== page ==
A Settling of Differences
The spirit of Christmas comes in many different forms. It often symbolizes togetherness, family, caring for one another, ending one life while slowly building another. One can assume that there’s something magical behind watching children throw snowballs at one another, sitting by a fire with a hot cup of borovan at your finger tips, the mothers and fathers flooding shops to shop for gifts. But in most occasions, Christmas is nothing more than an opportunity for change, a day of giving.
This was not one of those occasions.
Up in the blistering tundra of Terror Mountain, there was a breed of beasts that refused to adhere to any of these nonsensical traditions one may collectively call ‘Christmas’. It is not that they lack the intelligence or the emotion, but that they choose to express it in their own way unique to that of ours. In this case, the Snow Beasts choose to profess their admiration of each other through the only methods they know possible; grumbling, and rolling snow down a mountain.
It all started with cookies.
Gingerbread cookies, to be exact. Nobody is entirely sure how the Snow Beasts obtained such treats, but there are some theories to it; one proposes that they stole the recipe from their previous Neopian owners, before evolving into the mutated monsters they became. Another says that they invented the recipe, albeit using snow and bits of meat they found in the caves (it is not a popular theory for obvious reasons, but for now we shall assume it has equal standing to the other). One other more likely theory points at the possibility of theft from the Neopians. No matter which is true, all that we know is that the Snow Beasts owned gingerbread cookies, and though they all gathered in one cave to celebrate the momentous hour, they were not keen on sharing it.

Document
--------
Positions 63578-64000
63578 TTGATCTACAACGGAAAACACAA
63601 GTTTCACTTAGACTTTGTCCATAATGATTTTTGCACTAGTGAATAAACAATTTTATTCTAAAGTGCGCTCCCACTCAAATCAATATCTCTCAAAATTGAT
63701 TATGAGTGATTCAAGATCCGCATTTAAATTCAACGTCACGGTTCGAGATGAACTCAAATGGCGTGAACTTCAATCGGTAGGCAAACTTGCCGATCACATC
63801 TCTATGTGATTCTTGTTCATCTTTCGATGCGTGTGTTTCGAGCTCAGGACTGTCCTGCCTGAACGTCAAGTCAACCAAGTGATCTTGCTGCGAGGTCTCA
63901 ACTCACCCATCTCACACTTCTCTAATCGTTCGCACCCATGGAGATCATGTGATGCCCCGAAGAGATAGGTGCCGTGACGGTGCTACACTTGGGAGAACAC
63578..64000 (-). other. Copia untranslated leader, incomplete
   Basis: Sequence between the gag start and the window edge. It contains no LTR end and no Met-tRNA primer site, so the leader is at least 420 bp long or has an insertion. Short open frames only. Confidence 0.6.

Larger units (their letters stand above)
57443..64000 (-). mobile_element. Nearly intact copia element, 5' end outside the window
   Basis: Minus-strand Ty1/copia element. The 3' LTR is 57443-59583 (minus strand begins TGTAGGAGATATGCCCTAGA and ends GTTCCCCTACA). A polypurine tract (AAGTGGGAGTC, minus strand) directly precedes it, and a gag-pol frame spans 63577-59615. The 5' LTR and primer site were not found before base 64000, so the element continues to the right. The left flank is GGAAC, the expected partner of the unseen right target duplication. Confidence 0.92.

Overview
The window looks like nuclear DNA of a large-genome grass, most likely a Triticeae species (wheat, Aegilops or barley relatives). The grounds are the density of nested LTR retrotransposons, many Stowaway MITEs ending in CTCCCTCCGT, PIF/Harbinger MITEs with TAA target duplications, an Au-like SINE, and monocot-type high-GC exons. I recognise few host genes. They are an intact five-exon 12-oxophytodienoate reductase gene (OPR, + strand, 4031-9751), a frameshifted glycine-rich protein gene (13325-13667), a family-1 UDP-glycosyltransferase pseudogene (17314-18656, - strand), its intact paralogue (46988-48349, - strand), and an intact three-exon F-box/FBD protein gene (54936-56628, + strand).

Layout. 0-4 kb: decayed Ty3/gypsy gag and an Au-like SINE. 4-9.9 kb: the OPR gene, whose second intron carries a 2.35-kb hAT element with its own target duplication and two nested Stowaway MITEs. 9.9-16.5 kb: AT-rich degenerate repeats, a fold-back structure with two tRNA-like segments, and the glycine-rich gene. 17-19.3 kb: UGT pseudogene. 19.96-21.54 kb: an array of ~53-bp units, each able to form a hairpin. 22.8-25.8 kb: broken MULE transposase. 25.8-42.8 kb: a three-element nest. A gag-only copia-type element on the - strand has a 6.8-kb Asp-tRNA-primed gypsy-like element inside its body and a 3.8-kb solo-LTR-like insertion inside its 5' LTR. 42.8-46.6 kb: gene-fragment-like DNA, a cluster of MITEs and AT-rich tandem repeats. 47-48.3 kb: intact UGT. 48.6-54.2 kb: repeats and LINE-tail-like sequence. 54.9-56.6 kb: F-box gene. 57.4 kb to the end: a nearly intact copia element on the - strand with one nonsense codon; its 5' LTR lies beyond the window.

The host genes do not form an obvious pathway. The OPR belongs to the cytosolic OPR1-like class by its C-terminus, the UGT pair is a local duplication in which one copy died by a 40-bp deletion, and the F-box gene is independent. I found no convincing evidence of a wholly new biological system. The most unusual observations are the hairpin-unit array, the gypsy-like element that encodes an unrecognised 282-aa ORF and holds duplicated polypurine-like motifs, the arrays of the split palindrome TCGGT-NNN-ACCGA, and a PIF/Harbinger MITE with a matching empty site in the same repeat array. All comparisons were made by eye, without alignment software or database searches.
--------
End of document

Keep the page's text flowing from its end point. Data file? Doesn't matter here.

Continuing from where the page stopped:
“Oy! Hands off me biscuits, won’t ya?” One of them, red furred and a head smaller than the one he was threatening, screamed, pointing at his brethren. (Of course, this is all rough translation, as if we were to write what they were actually saying it’d all be ineligible groans.)
“Now, see here, lil’ rascal,” the larger gray Snow Beast yelled back, “I don’t mean for ye to get hurt, cause’ you’re a youngin’, see? ‘Round these parts, we respect the little ones. But where I grew, you’d get a mouth full of sand and a loose tooth wit’ that talk.”